Saturday, March 10, 2012

DiNapoli: State DOT Holding Onto Surplus Property

Unused Properties Hold Potential to Generate Revenue


 The Department of Transportation (DOT) is holding onto unused property that could generate the state much needed revenue, according to an audit released today by New York State Comptroller Thomas P. DiNapoli. 

 "The State Department of Transportation owns many properties across New York that are just sitting idle," DiNapoli said. "Many of these could be sold and put to good use generating revenues for the state and property taxes for localities. DOT needs to review its property holdings, identify those that could be sold, and set into action a plan for their disposition." 

 DiNapoli's auditors reviewed a sample of 110 potentially surplus properties from records in five of DOT's 11 regional offices. Auditors found that 18 properties, with an estimated value of $7.1 million, were unused and could potentially be sold to generate revenue for the state. DOT records show staff assessments of these properties have not been done since at least 2005.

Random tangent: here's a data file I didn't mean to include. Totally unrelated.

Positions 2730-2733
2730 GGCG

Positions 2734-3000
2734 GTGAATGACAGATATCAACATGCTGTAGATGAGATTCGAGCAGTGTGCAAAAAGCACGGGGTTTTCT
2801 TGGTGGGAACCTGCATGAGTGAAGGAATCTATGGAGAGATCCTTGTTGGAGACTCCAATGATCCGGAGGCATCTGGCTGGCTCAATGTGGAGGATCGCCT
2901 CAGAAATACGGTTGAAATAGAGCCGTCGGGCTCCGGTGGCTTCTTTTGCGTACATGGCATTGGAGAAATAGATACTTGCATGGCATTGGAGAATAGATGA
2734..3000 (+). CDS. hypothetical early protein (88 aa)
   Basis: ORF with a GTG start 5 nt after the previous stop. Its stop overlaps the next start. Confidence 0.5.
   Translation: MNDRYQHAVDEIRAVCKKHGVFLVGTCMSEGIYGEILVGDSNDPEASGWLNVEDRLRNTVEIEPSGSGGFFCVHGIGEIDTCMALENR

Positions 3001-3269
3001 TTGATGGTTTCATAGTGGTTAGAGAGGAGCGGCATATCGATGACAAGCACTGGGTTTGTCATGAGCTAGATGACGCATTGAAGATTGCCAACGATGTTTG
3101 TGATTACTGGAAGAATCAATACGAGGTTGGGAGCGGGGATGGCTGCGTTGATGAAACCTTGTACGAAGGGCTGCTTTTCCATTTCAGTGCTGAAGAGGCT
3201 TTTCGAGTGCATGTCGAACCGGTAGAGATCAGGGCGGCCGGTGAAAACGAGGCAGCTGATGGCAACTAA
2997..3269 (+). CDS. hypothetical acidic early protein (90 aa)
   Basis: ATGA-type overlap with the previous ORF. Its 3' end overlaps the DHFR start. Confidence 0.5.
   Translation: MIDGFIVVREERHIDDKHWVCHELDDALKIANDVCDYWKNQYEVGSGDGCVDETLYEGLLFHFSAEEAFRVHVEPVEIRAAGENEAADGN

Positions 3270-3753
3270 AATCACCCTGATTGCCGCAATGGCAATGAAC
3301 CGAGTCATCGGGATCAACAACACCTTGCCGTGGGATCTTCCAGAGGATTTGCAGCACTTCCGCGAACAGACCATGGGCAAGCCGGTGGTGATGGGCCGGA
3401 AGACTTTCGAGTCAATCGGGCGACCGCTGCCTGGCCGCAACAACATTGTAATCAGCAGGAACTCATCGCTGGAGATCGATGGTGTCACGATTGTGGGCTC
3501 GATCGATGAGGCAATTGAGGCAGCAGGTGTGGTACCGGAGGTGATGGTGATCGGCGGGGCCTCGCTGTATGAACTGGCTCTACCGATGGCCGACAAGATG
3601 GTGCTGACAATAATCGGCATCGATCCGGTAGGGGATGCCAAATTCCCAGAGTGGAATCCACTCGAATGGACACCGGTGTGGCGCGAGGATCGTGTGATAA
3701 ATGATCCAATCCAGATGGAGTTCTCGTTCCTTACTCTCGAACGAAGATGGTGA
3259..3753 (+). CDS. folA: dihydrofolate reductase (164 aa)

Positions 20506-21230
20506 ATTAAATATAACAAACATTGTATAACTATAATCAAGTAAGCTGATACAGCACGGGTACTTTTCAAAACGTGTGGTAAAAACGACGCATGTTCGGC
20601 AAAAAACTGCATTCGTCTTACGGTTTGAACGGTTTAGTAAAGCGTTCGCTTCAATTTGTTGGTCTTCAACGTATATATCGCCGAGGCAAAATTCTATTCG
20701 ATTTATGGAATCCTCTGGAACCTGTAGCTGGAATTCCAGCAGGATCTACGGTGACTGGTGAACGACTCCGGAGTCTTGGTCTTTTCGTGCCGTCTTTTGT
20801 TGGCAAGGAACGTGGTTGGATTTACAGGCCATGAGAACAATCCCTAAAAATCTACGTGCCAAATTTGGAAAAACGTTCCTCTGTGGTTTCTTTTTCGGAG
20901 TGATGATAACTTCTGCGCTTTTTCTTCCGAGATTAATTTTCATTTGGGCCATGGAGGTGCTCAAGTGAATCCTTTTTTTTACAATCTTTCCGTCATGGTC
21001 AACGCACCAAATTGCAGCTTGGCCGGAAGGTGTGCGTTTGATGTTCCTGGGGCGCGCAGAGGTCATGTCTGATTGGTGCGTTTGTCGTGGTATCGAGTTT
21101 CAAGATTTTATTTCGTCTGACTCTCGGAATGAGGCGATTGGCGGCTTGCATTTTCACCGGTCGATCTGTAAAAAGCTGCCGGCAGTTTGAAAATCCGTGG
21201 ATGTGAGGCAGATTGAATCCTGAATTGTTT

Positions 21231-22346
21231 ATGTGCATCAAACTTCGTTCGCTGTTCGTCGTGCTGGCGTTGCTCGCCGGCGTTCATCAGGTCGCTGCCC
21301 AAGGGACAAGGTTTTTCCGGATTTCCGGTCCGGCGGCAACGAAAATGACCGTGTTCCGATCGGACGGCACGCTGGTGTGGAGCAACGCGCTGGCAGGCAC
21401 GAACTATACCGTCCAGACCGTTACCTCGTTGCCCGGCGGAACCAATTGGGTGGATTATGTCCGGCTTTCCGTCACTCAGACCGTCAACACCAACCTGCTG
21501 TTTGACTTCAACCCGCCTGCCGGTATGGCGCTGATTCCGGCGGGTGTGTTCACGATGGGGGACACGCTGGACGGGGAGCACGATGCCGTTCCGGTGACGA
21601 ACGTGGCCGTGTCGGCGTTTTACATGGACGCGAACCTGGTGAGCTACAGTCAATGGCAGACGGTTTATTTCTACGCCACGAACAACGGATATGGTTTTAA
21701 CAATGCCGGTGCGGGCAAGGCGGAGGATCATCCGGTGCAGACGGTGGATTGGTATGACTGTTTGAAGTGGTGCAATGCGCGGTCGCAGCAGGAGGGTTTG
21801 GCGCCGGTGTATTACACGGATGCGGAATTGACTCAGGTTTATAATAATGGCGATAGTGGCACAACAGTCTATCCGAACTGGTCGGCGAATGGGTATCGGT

DOT's real estate information systems do not allow regions to readily assess the potential cost benefit of selling specific parcels without manually researching property files. Auditors reviewed the property system listings for 817 of 1,096 excess properties. Of these, 494 (60 percent) did not show property values. As a result, regional offices and DOT management could not see which of the properties had the highest value to assist in prioritizing properties to target for review.

 In cases where DOT cannot sell a property, it can issue permits or leases that generate revenue. A review of the 100 properties for which DOT issued permits found that officials were not reviewing the permit fees on a regular basis, thereby missing opportunities to receive added revenue from the properties.
DiNapoli's auditors recommended DOT:
  • Evaluate and document whether the 18 properties should be marketed for sale;
  • Modify its new property database system to include value, usage, and restrictions on properties, and periodically review the information to prioritize those properties that potentially could be sold;
  • Require the regional offices to regularly review property holdings to determine whether they should be sold;
  • Develop methods to inform potential buyers about excess property available for sales inquiries; and
  • Review permits and leases and update them when appropriate.
 DOT generally agreed with the audit's findings and has begun implementing its recommendations.
To see a copy of the complete audit go to:


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